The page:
Photo Credit: Balm Of Gilead Farm website
Visitors in Balm Of Gilead Farm

The true frankincense, a resinous dried sap that was used in making the Ketoret (incense) which was burned daily at the Temple (Boswellia sacra), is the primary tree in the genus Boswellia.

This tree in danger of extinction, and one of the few places in the world where it is being cultivated commercially is the Balm Of Gilead Farm, owned by Guy Erlich. The farm is located some six miles from the Dead Sea, where it was growing three thousand years age – a native of the Arabian Peninsula and Somalia in northeastern Africa.

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Location, Location, Location, in Erlich’s case, adds a touch of frustration and sadness to what otherwise is yet another story of Israeli ingenuity offering amazing goods to the world. That’s because so many of them are on the wrong side of the 1949 armistice line, a.k.a. the green line.

His business focuses on the US, where it is illegal to boycott Israeli products from the liberated territories. The Balm Of Gilead Farm—like several other successful Israeli projects—is located in Judea, a short distance from Jericho, and so the European Union prohibits settlement products to say “Made in Israel,” which cuts into their sales. Erlich told AP he had lost an investor who was alarmed by the possibility of a European boycott on the farm’s products.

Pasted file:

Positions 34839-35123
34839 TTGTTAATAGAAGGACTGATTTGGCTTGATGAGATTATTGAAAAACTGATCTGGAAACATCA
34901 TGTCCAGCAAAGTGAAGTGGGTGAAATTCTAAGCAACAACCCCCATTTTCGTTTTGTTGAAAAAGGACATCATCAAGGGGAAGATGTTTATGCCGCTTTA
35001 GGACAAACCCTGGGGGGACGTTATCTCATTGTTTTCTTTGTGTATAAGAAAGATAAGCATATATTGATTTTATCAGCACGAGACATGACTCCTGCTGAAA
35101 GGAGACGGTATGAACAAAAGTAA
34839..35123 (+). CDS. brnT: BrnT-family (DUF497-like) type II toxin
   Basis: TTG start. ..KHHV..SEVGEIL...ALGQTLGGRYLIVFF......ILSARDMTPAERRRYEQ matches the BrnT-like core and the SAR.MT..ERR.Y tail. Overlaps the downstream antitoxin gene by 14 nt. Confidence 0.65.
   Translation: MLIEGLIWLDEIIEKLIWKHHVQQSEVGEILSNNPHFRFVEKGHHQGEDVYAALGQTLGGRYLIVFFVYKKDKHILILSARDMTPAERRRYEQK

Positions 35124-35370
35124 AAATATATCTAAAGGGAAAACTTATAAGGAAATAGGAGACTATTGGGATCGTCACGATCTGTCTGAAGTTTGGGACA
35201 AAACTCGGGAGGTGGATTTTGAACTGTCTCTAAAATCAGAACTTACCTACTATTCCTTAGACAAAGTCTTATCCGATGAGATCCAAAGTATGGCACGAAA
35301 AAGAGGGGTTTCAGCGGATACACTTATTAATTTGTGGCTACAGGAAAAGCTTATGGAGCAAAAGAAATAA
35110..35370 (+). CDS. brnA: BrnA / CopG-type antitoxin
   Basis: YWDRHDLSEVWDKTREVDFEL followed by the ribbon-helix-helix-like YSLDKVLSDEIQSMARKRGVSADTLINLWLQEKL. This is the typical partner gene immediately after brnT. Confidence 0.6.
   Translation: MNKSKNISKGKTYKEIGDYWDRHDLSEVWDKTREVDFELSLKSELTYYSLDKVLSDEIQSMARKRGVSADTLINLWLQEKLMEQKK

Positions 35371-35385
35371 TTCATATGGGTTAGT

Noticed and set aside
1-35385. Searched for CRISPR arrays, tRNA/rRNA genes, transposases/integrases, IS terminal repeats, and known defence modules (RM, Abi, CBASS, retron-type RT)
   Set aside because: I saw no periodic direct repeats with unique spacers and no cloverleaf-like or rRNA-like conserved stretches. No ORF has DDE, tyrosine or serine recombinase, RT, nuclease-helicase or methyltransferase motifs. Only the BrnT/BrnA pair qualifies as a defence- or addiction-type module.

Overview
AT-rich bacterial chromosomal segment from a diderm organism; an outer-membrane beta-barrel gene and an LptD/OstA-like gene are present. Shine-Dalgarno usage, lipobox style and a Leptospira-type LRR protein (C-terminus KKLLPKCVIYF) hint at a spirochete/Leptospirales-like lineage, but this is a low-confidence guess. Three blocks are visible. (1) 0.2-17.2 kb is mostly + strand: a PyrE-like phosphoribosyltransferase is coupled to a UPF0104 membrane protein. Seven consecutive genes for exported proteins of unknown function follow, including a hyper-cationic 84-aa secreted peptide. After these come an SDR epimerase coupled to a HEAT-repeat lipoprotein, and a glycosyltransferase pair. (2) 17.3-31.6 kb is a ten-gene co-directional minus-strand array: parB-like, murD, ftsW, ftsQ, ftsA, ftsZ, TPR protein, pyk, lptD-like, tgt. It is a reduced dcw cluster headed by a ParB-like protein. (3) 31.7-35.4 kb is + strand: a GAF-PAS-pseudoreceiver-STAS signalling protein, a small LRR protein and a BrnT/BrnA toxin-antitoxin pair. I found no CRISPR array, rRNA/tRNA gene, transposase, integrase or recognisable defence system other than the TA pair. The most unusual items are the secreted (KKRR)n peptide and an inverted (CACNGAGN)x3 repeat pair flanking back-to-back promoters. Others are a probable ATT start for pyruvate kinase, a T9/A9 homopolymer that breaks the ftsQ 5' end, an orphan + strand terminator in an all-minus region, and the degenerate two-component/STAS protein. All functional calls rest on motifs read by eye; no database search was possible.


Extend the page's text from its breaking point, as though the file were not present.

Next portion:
According to the International Union for Conservation of Nature In Somalia, Yemen, and Oman, were the Boswellia sacra grows in the wild, it is nearing extinction due to excessive harvesting. High quality frankincense sells for hundreds of dollars a pound, but the way local villagers cut the Boswellia trees to extract the resin causes the trees to harden.

Erlich’s Boswellia trees are too young to produce frankincense—it take 10 years before their resin can be harvested—so meanwhile he has been selling single-source honey from the little flowers, selling the honey at about $500 a pound. According to the Associated Press, his initial 9 pounds sold out in less than a month, and there’s a waiting list.

Erlich told AP he’d love to involve nearby Arabs in his business – he wants Balm Of Gilead to eventually become a research center for indigenous medicinal plants. But Jericho’s governor, Majid Fityani, told AP he had no interest in cooperating: “This settler has stolen Palestinian land and if he is honest he would have left our land and returned to his country, Israel,” he insisted.

Charming.

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